Cloud computing explained
22nd Oct 2012 | 14:47
What exactly is cloud computing?
Cloud computing explained
The cloud; a modern-day expression of ultimate globalisation, or just a slew of servers somewhere in Arizona? At the time of writing the term 'cloud' typed into TechRadar's search engine produced 1,293 results in the news section alone; the cloud makes headlines, and it sells products.
Why? It's exactly the cloud-powered desire for 'anything anywhere anytime' that has led to the creation of 4G and the frankly silly name of UK service Everything Everywhere.
The language of the cloud may be unequivocal, but don't expect that to last long; within a few years you'll put cloud costs next to other utilities such as water, gas and electric. The cloud catches our imagination, and is fast becoming the stuff of life itself. But what exactly is it?
What is 'the cloud'?
"The cloud is a collection of interconnected IT services and infrastructures that are accessible via a network," says Dr M Rajarajan, a reader in information security at City University London.
From a user's point of view, anything that backs up and syncs data that's accessible on multiple devices can be said to be a cloud service.
Familiar products that use the cloud include Google Drive, iPlayer, Apple's iCloud, Amazon's Cloud Drive, its new Cloud Player and its Kindle Cloud Reader and apps, Spotify, and Sony's next PlayStation. Plus there's a whole host of online storage and back-up services such as SugarSync, SkyDrive and Dropbox.
Although we're most interested in what it can do for all of us, even these brands offer cloud services to private companies that enable them to slim down both their own IT operations and desk space. After all, if everything is stored remotely on the cloud, who needs an office?
Where is the cloud?
The cloud is real, and nothing like a cloud. It lives primarily in wealthy, cooler parts of the world, far away from floodplains and even flight-paths.
Stored in office blocks or warehouses, the world's major data storage centres are primarily in the US and Europe, though there's growth in Asia and Australia.
"The world's largest technology companies tend to dominate the sector, but most are very secretive about the number and location of facilities they have, because they don't want to give away competitive advantages," says Edward Jones, CEO of PMB Holdings, which operates the MK DataVault.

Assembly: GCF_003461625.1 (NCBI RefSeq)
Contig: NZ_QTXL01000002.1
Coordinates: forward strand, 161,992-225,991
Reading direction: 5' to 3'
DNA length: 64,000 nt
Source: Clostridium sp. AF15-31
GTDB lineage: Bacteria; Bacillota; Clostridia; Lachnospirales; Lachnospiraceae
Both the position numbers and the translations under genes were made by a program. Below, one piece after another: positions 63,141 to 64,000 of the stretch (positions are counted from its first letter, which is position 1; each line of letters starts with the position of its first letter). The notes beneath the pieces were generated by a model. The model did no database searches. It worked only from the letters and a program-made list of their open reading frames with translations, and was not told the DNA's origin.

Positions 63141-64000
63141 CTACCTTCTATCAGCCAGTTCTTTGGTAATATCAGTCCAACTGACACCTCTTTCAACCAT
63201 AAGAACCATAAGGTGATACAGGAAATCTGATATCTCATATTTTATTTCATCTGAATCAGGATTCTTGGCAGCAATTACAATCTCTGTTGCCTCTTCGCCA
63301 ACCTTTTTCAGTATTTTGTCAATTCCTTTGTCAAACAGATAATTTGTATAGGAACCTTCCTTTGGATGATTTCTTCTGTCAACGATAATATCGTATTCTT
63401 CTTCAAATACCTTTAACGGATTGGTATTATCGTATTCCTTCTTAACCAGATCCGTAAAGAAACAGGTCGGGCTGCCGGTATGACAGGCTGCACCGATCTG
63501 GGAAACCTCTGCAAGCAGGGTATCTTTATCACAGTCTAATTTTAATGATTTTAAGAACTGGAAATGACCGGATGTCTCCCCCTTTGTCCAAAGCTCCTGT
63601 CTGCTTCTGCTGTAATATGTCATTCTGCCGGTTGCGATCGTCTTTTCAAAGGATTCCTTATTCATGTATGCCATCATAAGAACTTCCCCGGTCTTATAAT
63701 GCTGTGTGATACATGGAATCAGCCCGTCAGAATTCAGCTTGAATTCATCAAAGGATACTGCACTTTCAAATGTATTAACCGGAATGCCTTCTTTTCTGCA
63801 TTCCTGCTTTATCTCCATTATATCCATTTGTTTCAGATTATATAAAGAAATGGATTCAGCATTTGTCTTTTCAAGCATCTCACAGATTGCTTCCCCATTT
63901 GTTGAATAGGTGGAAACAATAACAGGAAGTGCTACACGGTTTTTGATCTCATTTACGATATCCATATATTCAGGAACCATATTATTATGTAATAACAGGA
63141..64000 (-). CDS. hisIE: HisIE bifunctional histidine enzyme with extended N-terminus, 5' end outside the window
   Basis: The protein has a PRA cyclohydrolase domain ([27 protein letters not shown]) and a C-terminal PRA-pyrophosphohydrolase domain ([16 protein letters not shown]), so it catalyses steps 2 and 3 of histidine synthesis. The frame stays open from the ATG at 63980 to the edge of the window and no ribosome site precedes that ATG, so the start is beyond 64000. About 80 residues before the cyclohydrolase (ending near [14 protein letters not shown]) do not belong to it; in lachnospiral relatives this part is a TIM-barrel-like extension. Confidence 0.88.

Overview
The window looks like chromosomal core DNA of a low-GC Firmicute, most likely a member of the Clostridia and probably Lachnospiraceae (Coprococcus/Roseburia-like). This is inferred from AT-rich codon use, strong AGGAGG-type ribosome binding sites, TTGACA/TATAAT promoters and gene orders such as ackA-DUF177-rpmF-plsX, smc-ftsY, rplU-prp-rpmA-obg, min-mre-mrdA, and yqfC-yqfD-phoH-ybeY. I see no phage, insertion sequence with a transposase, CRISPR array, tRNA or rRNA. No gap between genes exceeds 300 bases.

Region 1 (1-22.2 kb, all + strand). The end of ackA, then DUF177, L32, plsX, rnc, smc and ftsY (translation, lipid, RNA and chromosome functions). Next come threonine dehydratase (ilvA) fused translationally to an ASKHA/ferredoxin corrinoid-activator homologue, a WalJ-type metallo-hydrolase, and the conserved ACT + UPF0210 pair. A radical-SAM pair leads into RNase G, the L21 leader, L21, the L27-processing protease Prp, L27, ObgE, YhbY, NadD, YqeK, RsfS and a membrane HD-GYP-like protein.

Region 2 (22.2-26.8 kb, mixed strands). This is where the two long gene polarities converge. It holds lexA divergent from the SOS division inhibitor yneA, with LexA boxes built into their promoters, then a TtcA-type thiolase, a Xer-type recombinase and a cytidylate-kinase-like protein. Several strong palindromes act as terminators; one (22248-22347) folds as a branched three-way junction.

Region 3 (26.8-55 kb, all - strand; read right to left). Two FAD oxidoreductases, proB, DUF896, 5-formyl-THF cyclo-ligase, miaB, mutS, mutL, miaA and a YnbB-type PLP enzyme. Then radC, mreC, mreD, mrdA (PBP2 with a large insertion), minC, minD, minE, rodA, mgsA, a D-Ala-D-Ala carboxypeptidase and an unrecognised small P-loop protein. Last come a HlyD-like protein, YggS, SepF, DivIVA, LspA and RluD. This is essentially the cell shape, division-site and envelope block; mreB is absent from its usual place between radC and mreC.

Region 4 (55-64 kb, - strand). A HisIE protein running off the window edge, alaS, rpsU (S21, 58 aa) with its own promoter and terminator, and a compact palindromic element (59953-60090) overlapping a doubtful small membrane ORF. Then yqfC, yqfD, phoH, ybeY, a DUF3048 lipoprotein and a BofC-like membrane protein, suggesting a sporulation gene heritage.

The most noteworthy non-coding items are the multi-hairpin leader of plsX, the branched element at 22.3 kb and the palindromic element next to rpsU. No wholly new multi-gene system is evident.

"Google, for example, is known to have at least a dozen major facilities in America, but is believed to have many more, as well as an increasing number of locations in Europe and Asia."
What we do know is that around 90% of Google's data is stored in the US and Europe (in Finland, the Netherlands, Belgium and Dublin), though it also has warehouses in Russia, South America and Asia (Singapore, Hong Kong and Taiwan).
Storing your iTunes collection on Apple's iCloud means renting space at its data centres in Oregon, North Carolina or California, while status updates on Facebook reside in, strangely, almost exactly those same places, as well as Virginia and, soon, Sweden.
Microsoft puts its data in its US heartland (its facility in Washington is larger than 10 football fields), though it does have one data centre in Dublin, while the exceptions to Amazon's US-centric strategy include Dublin, Japan and Brazil.
Tweets, meanwhile live on Twitter's servers in Sacramento, California and Atlanta, Georgia.
"Although the locations of 'cloud islands' are often clearly identified in terms of where the underlying services or data centres are located, these locations may be compounded across national boundaries," says Dr Rajarajan, who goes on to suggest that since the cloud islands are interconnected it can be claimed that the cloud can be potentially everywhere. A bit like the internet, then.
How does the cloud work?
Take store 'n' sync service Dropbox as an example. Its software is installed on 250 million devices, with its 50 million users saving one billion files every couple of days on its cloud servers.
All of that data is encrypted and kept on Amazon's Simple Storage Service in multiple data centres across the US. The idea is that you work away on your PC at home normally, but every file or folder you link to Dropbox is automatically - as in, almost constantly - backed up to a Dropbox server.
You can access your Dropbox account from any web-connected computer, but in terms of remote working it goes even further; load Dropbox onto your netbook, tablet or smartphone and you can access the latest version of any given file. Make changes to a document and that version now becomes the version accessible on your desktop PC.
It takes a while to get used to it, but there are fail-safes; conflicting copies of files from different machines are clearly labelled (if, for example, you work on a document on two different devices, one of which isn't connected to the web, so unable to sync).
Dropbox keeps snapshots of every file change over the last 30 days, so can retrospectively restore files, too.